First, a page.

Recently replaced by the Citroen C5, the XM was Citroen's executive car from 1989 to 1999. It was the last gasp of the paper-folded wedge school of design, and it was also the last truly distinctive sci-fi Citroen. It had a Knight Rider-esque dashboard and Citroen's distinctive hydraulic suspension system.

During its life it wasn't a great commercial success. It cost much the same as a decent BMW 5-Series, but was bedevilled by niggling electrical problems which were expensive to put right. The hydraulic system scared off buyers, and depreciation was catastrophic - a car that cost £25,000 brand new was worth £17,000 the moment you drove it home, and £3,000 three years later. There are lots of them driving around London with broken windows and smashed lights, because they're very cheap to buy but expensive to put right once they go wrong.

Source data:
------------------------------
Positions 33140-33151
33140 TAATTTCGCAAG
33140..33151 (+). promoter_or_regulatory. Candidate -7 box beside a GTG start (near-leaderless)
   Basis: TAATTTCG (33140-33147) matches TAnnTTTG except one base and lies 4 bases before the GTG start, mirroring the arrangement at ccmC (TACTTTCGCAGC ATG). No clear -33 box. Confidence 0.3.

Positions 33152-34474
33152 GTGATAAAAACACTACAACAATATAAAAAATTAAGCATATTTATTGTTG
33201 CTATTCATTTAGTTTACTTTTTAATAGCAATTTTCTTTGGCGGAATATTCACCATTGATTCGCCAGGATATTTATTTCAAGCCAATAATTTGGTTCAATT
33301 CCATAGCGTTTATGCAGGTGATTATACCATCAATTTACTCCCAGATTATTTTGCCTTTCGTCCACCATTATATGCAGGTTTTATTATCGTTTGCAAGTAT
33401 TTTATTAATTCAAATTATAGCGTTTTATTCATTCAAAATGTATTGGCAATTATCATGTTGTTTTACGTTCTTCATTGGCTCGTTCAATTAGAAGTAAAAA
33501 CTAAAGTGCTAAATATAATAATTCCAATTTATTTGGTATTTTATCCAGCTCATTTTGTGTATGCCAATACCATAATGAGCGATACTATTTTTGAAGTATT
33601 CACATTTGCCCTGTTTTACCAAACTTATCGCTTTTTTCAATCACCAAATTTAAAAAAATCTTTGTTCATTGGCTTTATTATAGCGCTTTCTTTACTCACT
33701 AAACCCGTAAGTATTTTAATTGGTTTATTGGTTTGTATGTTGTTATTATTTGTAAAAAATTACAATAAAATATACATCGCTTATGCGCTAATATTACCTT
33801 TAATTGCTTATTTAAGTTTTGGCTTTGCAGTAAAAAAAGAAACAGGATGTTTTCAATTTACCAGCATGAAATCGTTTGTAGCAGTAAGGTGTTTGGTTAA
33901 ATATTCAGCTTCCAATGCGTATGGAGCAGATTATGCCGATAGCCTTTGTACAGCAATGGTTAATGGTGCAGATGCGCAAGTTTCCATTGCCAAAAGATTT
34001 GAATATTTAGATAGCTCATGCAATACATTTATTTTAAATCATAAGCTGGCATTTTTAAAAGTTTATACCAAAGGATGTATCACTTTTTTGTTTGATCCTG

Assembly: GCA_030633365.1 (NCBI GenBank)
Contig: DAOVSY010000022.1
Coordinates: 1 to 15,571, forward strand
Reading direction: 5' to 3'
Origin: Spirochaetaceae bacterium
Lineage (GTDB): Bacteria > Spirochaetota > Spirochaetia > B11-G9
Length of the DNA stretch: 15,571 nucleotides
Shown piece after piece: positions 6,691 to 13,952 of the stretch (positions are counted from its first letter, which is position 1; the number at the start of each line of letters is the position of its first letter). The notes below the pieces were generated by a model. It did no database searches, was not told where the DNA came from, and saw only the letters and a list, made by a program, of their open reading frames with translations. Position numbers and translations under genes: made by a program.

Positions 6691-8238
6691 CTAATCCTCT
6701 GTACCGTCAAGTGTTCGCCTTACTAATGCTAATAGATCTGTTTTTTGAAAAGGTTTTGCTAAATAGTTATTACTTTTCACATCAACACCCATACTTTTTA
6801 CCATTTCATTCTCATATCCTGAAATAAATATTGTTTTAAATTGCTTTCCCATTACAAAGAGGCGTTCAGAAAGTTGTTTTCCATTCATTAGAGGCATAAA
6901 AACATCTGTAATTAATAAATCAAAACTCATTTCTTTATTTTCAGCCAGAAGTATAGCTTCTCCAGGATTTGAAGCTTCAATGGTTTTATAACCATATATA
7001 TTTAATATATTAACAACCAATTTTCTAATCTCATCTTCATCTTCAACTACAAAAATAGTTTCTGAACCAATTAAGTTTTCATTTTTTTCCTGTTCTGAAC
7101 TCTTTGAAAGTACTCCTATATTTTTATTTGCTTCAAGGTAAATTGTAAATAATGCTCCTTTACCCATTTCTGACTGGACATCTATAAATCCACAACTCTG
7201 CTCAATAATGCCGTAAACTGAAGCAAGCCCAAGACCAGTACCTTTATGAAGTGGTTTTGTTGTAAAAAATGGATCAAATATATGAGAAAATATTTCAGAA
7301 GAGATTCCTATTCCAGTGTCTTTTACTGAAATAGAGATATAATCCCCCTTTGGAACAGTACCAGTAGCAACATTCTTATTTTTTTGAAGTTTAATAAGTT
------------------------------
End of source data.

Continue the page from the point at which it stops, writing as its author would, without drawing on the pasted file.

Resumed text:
There were hatchback and estate versions split between two distinct revisions - the original cars had a Citroen logo on the bumper offset in one direction, whilst the second and final model had the logo in the middle of the bumper.

There were 2.0 litre and 3.0 litre V6 petrol, and 2.1 litre and 2.3 litre diesel engine options. The 2.3 litre diesel estate was the most practical and desireable of the lot, especially as the hydraulic suspension was self-levelling. However, prospective buyers of an expensive estate were more likely to go for a Volvo, the polar opposite of Citroen's avant-garde wackiness, and thus the XM died.

Notice the date and time above. At this point in the writeup, a man called Miles Northrop walked past my desk to tell me that there had been a plane accident, at the World Trade Center. I stopped writing this and went to watch the television instead, fully expecting to see a story about a light aircraft bashing into one of the towers, as had happened with the White House a couple of years before.

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